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Flow marked the first (and only) major stylistic shift in Conception's short-but-incredible career. While their first three albums were in no way clones, they all kept an 80's power metal sensibility to them that united them in style, despite their differences.
Flow sees a move away from the power metal sound towards a more catchy and accessible sound. For most bands, this also accompanies a loss of musical integrity, yet Conception manage to keep their musical genius mostly intact, an impressive feat. While they may have ditched the crushingly heavy power metal riffs of their old albums, they retained the superb songwriting that always made their albums great, and though it may be different, Flow is still a great album worth much more praise and recognition than it receives.
Conception's musicianship on Flow doesn't need much said about it - as with all of their albums, it's absolutely superb. Tore Østby plays brilliantly, as always, with enchanting leads scattered throughout the album. Khan sticks to a lower register here than on the other albums, yet the more controlled sound works just as well, and melds wonderfully with the album's atmosphere. The drumming is tight and precise, and the bass, as always, has a distinct, hypnotizing presence in all of the songs and is never once hidden in the mix.
The album's atmosphere deserves praise - this is probably the best atmosphere of any Conception albums, with all the songs sharing a firm stylistic similarity that makes the album flow (har har har) very nicely, yet that's not to say they're at all repetitious or lacking in originality. To the contrary, Flow's songs are probably more varied than on any of their other albums, except possibly their debut. The song structures are more experimental and "progressive" than even on In Your Multitude, yet never does it sound forced for the sake of experimentation. Conception was always a band to play what sounded good, regardless of the boundaries of the genre.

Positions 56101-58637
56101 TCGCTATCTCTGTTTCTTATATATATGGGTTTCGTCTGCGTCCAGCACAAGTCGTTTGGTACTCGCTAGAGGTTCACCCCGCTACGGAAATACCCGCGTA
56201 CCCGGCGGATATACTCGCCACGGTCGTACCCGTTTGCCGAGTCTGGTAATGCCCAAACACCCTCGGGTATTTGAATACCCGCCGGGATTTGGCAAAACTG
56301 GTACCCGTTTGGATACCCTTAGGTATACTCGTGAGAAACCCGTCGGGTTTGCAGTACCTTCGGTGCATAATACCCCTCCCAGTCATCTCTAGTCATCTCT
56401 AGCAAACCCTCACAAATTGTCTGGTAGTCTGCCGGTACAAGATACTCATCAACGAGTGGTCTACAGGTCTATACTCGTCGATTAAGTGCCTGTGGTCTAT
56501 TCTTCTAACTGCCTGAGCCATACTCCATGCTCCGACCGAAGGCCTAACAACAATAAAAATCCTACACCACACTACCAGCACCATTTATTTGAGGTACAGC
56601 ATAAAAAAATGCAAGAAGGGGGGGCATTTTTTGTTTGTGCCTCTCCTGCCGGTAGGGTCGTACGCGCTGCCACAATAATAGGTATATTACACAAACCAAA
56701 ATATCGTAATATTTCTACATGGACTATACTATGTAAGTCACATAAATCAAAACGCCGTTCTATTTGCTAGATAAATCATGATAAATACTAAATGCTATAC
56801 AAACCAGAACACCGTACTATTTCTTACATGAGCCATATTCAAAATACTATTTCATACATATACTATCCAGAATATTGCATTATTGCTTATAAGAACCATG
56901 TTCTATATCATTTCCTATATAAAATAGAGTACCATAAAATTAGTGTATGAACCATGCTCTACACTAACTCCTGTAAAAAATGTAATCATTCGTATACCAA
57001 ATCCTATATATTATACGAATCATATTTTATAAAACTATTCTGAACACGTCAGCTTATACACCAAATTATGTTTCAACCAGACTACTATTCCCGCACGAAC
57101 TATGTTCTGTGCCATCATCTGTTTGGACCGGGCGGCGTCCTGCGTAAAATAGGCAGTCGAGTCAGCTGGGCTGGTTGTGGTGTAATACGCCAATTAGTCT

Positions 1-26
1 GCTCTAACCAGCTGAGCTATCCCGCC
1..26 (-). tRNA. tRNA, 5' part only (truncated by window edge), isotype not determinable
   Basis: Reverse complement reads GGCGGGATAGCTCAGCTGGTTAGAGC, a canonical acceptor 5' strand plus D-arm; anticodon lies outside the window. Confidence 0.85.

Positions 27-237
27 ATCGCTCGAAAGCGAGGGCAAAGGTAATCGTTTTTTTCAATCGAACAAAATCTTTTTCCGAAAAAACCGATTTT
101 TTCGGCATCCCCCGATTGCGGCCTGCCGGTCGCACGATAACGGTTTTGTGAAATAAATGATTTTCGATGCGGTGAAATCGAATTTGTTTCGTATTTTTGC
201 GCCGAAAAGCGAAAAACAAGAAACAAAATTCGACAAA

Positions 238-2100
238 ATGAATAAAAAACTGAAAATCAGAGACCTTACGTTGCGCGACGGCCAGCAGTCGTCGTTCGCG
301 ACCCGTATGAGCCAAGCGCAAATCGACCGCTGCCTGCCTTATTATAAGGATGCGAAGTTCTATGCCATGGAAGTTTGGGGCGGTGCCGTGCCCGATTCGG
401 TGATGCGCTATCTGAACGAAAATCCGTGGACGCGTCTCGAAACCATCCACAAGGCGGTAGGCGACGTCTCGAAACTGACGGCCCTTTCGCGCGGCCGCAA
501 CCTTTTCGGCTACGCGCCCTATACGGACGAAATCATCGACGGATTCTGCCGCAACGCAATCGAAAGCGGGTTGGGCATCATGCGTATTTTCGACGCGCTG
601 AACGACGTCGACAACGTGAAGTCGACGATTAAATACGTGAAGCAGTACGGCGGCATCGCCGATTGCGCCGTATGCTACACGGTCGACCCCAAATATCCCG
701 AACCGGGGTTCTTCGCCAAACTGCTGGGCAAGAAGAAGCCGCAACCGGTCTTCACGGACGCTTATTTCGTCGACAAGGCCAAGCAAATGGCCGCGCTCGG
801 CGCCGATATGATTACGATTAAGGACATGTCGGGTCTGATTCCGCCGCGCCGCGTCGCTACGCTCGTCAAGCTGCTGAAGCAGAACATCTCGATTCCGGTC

Østby is a fantastic songwriter, and most of the songs on here are absolute winners. The hooks are top-notch and insanely memorable, the songs are all constructed very well, and none outstay their welcome. From the poppy rocker Flow to the serene ballads Cry and Hold On (Conception were always masters of balladry), the album delivers memorable song after memorable song. Reach Out is especially superb, featuring a wonderfully inspirational chorus that will have you singing along in no time. The Japanese bonus track, Hand on Heart, is also a gem - pick up the Japanese import if you can possibly can.
That's not to say the album is perfect - the Conception were experimenting with this album, and while most of the experiments were resounding successes, the album does have a few consistency problems. Some of the tracks simply don't work as well as they could have; the creativity and inspiration is there, but the ideas simply don't come together as well as they could. Angel (Come Walk with Me) features a thoroughly odd verse that drags the song down from it's stunningly good chorus, and Khan's excessive breathing during his somewhat seductive vocals doesn't exactly help. Tell Me when I'm Gone, notably more venomous and aggressive than the rest of the album, features yet another odd vocal performance from Khan, except this time one that works. Unfortunately, the song is dragged down by the lack of the memorable hooks that make the rest of the songs so superb.